How to save $77,000 on your home loan for free (almost)
There have been a lot of rubbish things about the past year and a half. But for your mortgage, it’s been down-right first rate.
Interest rate, that is.
Where during the onset of the credit crack-up in 2008, Australian borrowers were typically paying between 7 and 8 percent interest on a home loan, today you can get quality rates of 2.5 percent or lower.
What difference does such a dramatic dip make on a fairly average $370,000 loan?
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You used to pay more than the same again on the price of your property when you add home-loan interest – in fact, a total $784,000 (if you let that loan run its full 25-year term). At that loan amount, the interest doubles your out-of-pocket at a 6.37 percent rate.
But today, with a quality possible 2.5 percent rate, the interest outlay has fallen to $128,000… so a total of just $498,000.
And if you can pay more, trick yourself into paying more or simply just work the system smartly, you’ll fork out far less again.
Here are the three tricks to saving a fortune, essentially because of COVID-19.
TRICK 1: Round up repayments
There’s been a lot of attention given to micro-saving and micro-investing and the maximum benefits these can bring, however micro-repaying is just as powerful.
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There won’t be an app to do it for you – where’s the benefit in a bank producing that! But it is super simple for you to procure the interest savings for yourself.
At our average $370,000 mortgage, your required monthly repayments are $2,161 across 25 years*.
Without too much psychological discomfort, you could round this up to $2,200.
And what would be the end benefit? A saving of one year and more than $11,000.
Remember, that’s been pretty pain-free.
TRICK 2: Use the Gregorian calendar
A quirk of our calendar means that while there are 12 months in a year, there are not 24 fortnights but 26 of them.
What that means is an opportunity to, without a lot of hip-pocket pain, pay a little more automatically.
All you need do is halve your minimum monthly repayments, and instead pay these fortnightly. Thanks to our calendar, you will be making one full extra month’s repayment each and every year.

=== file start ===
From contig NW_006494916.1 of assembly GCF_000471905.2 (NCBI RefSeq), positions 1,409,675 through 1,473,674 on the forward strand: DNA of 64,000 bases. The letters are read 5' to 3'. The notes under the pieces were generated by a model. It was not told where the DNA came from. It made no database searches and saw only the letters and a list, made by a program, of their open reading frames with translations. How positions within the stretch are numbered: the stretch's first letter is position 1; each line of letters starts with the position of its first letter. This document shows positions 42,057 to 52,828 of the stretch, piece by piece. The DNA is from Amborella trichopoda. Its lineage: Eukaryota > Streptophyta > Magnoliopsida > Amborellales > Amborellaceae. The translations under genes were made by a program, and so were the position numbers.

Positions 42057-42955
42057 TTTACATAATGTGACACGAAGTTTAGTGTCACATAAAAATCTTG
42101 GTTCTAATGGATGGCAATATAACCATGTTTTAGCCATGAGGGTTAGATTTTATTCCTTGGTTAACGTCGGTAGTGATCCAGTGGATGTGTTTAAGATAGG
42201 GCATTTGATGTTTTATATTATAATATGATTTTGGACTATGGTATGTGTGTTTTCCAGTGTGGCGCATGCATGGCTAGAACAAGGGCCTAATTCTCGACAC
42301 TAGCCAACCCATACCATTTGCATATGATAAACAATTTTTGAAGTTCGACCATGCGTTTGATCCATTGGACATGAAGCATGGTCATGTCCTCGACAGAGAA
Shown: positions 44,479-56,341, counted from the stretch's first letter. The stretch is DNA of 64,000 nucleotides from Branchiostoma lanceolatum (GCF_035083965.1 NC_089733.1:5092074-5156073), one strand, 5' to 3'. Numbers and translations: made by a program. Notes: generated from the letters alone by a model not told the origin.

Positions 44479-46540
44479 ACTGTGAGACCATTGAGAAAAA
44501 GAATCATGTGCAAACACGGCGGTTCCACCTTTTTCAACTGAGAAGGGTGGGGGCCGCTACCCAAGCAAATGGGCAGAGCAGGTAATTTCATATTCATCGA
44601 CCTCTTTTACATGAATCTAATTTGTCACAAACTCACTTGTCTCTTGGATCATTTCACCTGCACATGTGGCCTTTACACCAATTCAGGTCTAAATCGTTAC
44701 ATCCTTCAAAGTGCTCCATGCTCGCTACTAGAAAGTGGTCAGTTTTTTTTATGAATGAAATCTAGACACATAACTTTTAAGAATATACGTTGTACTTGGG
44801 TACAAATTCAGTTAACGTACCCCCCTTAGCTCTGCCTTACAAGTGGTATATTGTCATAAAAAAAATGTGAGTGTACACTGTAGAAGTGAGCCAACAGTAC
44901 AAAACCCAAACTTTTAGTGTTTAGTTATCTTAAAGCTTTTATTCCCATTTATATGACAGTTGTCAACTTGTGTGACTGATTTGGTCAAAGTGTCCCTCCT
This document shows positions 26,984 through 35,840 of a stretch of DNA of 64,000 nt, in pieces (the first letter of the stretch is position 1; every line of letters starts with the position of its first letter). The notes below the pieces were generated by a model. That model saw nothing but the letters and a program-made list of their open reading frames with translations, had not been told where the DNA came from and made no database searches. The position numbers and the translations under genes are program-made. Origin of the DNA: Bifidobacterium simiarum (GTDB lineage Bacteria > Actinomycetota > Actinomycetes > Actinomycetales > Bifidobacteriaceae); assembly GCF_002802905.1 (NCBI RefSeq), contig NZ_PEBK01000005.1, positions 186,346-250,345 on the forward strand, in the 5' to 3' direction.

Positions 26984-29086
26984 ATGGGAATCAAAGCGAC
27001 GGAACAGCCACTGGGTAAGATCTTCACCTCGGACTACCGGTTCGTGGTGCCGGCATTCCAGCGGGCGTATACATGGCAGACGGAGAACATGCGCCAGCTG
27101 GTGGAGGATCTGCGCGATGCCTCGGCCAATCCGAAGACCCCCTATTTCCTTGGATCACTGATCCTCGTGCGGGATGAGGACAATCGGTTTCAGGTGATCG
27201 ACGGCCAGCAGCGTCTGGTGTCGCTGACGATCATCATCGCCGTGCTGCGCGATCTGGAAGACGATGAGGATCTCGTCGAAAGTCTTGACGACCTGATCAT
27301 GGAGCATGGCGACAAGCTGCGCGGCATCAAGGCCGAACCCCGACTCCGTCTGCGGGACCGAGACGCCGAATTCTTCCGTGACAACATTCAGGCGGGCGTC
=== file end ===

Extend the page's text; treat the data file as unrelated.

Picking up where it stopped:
It’s powerful stuff – on that $370,000 loan, you will shave 3.5 years off your loan term and save $45,000 in interest*.
TRICK 3: Use every dollar twice
If you have a mortgage and haven’t heard of an offset account, drop everything!
This is actually an Aussie invention that allows you to significantly slash your time in debt and money outlaid on interest – for free.
How it works is that an offset account is a deposit account that runs alongside and is hooked to your mortgage.
Any money you hold in it does not technically earn interest but instead saves you mortgage interest on that amount. Mortgage interest is always higher so it’s a far smarter move than a deposit account.
What this does is let you use every dollar twice: both for its intended purpose and to cut your loan interest.
Savings for holidays (remember those!), renovations, school fees or your Holy S**t fund itself all these amounts should be netted off your home loan.
How much could you save? Well, on our $370,000 mortgage, if you could hold $10,000 in your offset account at all times, you’d save $22,000-plus in interest and be mortgage-free more than a 1.5 years early*.
This is a particularly beautiful thing, because don’t forget it’s not cost you a cent.
You can also up-level the effect by also having your salary/salaries paid into an offset account. You live off a credit card with a long interest-free period for the month and shift the money from the offset account onto the credit card only when it is due.
Adding in this smartest of smart strategies, which lets you sit a bunch of extra money against your home loan at all times, you could be debt-free years early and far more cheaply.
*Calculations based on an average-over-the-long-term 5 percent interest rate.
Nicole Pedersen-McKinnon is the author of How to Get Mortgage-Free Like Me, available at www.nicolessmartmoney.com. Follow Nicole on Facebook, Twitter and Instagram.
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